What’s worse than Kashmir?

Bastar is worse than Kashmir. I’ve given up hope. A place where the IG of police calls meetings of judges and magistrates, of newspaper proprietors, and of IAS officers; where lawyers are hounded for representing adivasis who are being arrested en masse… Who can it turn to?”

The dystopia is how journalist Kamal Shukla describes Bastar, where he is from. In Mumbai on Saturday to talk about the situation in the Maoist-affected district in Chhattisgarh, he was speaking at a meeting organised by the Bastar Solidarity Network at Dadar.

“Earlier, we were under pressure from both Maoists and the police,” says Shukla. “But for the last two years, it’s the police who are after us.” Two journalists have been killed recently in Bastar by Maoists while two were arrested on the charge of being pro-Maoist, one of them under the Chhattisgarh Public Security Act, says Shukla. Ironically, the two who were killed had earlier been arrested on the charge of being Maoists. Two others have managed to get anticipatory bail.

He cited another instance of persecution of scribes. Bastar Inspector General (IG) SP Kalluri had openly threatened Prabhat Singh, from Hindi daily Rajasthan Patrika, at a press conference a month before the Dantewada-based journalist was arrested.

Journalists who try to investigate “encounters” or write about the assault on adivasi life and culture by corporates are the ones singled out by the police, says Shukla.

He alleges he was also threatened by the IG in 2014 and hasn’t since spent more than a few days at a place. He travels across the state rallying journalists to pressure the government to pass a law for their protection. Chief Minister Raman Singh had promised such a law last year, but a coordination committee comprising journalists, police and IAS officers formed to monitor persecution of journalists till the new law was drafted, hasn’t met once.

“This entire war-like situation is for Bastar’s mines. The security camps, the encounters, the so-called surrender by Naxalites, the rape of adivasis — all this is happening where the mines are situated, so adivasis leave their villages,” says shukla, who brings out Bhoomkal Samachar magazine.

It’s not just the press. The judiciary faces similar duress from the authorities, said Sukma’s former chief judicial magistrate Prabhakar Gwal, who was dismissed from service in April by the government “in public interest”.

“There is no independent judiciary in Bastar,” says Gwal, narrating how after a meeting called by the police with magistrates and judges, a resolution was passed saying the judiciary is with the police in its anti-Naxalite campaign. Last December, 920 of 950 adivasis picked up were let off after Gwal’s intervention. In his 10-year-long career as magistrate, Gwal convicted influential people, from engineers siphoning off public funds to associates of state cabinet minister Amar Agarwal. After he convicted five people in the Vyapam scam last year, he was threatened by a BJP leader.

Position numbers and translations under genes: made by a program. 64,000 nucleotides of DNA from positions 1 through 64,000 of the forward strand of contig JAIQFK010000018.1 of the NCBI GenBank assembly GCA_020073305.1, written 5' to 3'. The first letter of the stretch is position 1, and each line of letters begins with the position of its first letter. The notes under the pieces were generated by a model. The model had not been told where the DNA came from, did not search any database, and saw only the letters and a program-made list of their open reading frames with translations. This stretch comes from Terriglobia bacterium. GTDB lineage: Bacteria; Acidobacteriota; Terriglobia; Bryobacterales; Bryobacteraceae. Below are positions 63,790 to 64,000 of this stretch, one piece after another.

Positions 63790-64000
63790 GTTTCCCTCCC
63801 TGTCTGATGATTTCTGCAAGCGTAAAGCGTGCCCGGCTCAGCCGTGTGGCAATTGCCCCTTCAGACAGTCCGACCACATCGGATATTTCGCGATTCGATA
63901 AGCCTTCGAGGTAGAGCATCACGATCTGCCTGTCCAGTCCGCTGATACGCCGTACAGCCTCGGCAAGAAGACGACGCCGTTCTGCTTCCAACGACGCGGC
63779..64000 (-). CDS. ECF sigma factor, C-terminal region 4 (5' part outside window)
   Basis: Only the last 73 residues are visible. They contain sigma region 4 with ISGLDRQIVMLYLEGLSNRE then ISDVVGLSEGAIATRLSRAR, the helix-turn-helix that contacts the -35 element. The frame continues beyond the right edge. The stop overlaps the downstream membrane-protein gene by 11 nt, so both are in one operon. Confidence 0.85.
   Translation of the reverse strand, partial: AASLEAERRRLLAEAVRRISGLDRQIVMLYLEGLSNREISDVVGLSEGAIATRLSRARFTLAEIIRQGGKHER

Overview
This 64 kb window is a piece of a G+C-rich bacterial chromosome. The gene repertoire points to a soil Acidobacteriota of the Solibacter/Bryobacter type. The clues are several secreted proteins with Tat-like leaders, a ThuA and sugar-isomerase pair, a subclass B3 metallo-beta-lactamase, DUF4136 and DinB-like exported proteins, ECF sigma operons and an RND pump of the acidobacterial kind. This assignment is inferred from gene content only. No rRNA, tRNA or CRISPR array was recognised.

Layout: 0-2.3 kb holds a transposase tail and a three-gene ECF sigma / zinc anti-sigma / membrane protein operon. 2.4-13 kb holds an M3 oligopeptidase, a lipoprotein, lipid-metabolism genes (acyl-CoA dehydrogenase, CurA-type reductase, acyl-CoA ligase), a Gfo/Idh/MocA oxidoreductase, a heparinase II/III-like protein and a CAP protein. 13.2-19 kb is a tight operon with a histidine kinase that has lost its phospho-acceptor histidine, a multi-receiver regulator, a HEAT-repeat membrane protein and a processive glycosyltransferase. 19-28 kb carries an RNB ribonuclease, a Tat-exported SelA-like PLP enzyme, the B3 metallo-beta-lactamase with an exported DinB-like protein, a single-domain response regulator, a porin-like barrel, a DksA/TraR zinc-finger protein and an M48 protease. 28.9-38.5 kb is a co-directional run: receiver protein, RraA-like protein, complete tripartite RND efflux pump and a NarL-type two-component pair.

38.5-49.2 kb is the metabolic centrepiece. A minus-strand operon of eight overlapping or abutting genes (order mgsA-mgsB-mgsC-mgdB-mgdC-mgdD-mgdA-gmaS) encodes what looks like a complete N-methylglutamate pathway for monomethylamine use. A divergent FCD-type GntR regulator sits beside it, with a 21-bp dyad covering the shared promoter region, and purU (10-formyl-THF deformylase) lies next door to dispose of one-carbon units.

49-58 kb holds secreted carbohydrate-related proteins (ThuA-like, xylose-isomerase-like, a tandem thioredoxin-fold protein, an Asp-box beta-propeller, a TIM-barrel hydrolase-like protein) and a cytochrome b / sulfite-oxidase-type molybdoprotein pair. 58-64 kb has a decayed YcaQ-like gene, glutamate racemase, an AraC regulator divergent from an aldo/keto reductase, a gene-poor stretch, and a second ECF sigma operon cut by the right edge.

The most severe reports of lawlessness in the Red district come from a young adivasi, Lingaram Kodopi, who left Bastar for Delhi to get training as a reporter. Detained illegally in 2009, he was released after his family petitioned the court. But when he returned to report the atrocities committed by state forces on the villagers in Bastar, he was re-arrested under the Unlawful Activities (Prevention) Act and the Public Security Act. He got bail two-and-a-half years later, in 2014. That is when he joined his aunt, the tribal activist Soni Sori, in uniting adivasis to work toward their cause. Sori, too, is out on bail after she was arrested on similar charges and tortured brutally. Their efforts culminated in a bandh called by adivasis in Bastar last Saturday, the first in the region.

Narrating instances of rape, killing and mutilation by security forces which have been investigated by human rights bodies, Kodopi, 30, says, “In a few years, there may be no one left to say, ‘I’m an adivasi from Bastar.’ Security personnel get promotions and rewards for every Maoist killed. So they catch adivasis as Maoists.” Kodopi said earlier he could persuade adivasis raped by security forces to file complaints, but the women prefer to keep mum now, even though they are victimised regularly, he alleges. “If the women had any hope of getting justice, they’d speak.” Shukla backs him up.

Bastar’s adivasis have planned an ‘August Kranti’ to bring their plight to the nation’s attention. “I’ve come to Mumbai to take a handful of earth from the maidan where August Kranti began,” says the 30-year-old Kodopi, referring to the ground in the city where Mahatma Gandhi launched the Quit India movement against the British in 1942. “I appeal to you to come to Bastar and help us,” the adivasi urges.http://www.mumbaimirror.com/mumbai/others/Whats-worse-than-Kashmir/articleshow/53259163.cms